Nexus Communications Group Ltd v Lambert (2005)
There was no common law election in the instant case between two inconsistent rights. Nor was there any basis on equitable principles to hold that the equitable doctrine of election applied where the defendant vendors of shares merely put forward an inconsistent contention without any express reservation or statement that it was alternative to their previous position.
The claimant (N) sought to claw back consideration paid to purchase the share capital of a company from the defendant shareholders (D). Clause 5.1 of the share purchase agreement required N to procure the preparation of draft earn-out accounts and a certificate to be sent to D ("stage 1"). By clause 5.2 each party was to notify the other within 10 business days of receipt of the earn-out accounts and certificate, whether or not it accepted them as drawn, and if no notification was made during that time they should be deemed to be so accepted. If notification was given under clause 5.2 within the time permitted, clause 5.3 provided 20 business days for the parties to agree any adjustments ("stage 2"). If agreement could not be reached within that period the parties were jointly obliged to appoint an independent firm of chartered accountants to make a determination ("stage 3"). N provided D under clause 5.1 with draft earn-out accounts and a draft certificate requiring a considerable payment from D to N. D gave notice pursuant to clause 5.2 that they did not accept the documents produced. N commenced proceedings claiming the sum due pursuant to the documentation. N submitted that D's counter-notice ceased to have effect by reason of D's subsequent inconsistent conduct in alleging that the documents were not qualifying documents within clause 5.1, so that the whole three stage process under clause 5 had not started.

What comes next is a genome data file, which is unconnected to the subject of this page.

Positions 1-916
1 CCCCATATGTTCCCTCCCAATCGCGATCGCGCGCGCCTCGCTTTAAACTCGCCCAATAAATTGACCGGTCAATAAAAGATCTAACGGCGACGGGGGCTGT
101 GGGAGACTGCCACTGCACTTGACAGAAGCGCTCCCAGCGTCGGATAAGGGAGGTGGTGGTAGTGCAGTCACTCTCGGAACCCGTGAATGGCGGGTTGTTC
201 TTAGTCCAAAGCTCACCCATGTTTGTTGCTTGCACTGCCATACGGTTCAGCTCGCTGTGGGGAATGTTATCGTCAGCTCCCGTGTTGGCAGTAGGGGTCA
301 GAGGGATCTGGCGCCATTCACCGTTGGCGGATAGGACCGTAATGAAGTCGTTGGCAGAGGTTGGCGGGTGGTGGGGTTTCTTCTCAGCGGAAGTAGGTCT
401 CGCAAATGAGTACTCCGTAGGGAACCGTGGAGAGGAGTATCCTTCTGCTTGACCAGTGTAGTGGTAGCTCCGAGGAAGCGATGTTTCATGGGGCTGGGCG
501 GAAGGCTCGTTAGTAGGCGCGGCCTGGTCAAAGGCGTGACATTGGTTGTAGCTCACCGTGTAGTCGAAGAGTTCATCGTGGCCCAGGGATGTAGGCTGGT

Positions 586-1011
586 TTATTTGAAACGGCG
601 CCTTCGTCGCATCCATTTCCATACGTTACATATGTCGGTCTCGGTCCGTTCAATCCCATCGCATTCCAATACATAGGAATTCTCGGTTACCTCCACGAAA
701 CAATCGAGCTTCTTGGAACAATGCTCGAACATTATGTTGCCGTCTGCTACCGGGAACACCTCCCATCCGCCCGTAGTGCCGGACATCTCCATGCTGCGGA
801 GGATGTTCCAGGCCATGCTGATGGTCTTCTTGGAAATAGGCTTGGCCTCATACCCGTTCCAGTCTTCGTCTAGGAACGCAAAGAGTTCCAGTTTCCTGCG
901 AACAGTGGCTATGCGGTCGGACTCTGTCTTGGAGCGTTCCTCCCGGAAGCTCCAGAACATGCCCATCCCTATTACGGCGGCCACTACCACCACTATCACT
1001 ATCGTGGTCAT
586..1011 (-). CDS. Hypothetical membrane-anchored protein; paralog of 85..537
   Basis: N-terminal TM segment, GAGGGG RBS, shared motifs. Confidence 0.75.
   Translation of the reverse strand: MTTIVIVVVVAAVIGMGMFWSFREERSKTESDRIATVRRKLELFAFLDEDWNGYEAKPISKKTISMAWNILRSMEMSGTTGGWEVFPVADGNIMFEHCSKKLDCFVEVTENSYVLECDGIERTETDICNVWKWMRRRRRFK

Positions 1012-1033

Election at common law occurred where a person had two inconsistent rights or remedies and only one of which could be exercised. Election in equity meant that a party could not both accept an instrument or judgment and reject it. He could not take a benefit under the instrument or judgment without taking the accompanying burden. On the other hand, except where it would be contrary to established equitable principles, any party to a legal dispute, before or during litigation, could put forward inconsistent arguments prior to judgment. There was no common law election in the instant case between two inconsistent rights. D had a contractual right to pursue the clause 5.3 independent adjudication provisions but there was no relevant second, inconsistent, right. Nor was there any basis on equitable principles to hold that the equitable doctrine of election applied. D had merely put forward an inconsistent contention without any express reservation or statement that it was alternative to their previous position. That did not amount to an election in the relevant sense and the inconsistent argument had been rejected by N. N had made claims that would have enabled it to compensate for any delay by an award of interest in the usual way. If N failed, it was N's conduct which had delayed matters, not the incorrect and inconsistent allegation made by D.
Judgment for defendants.
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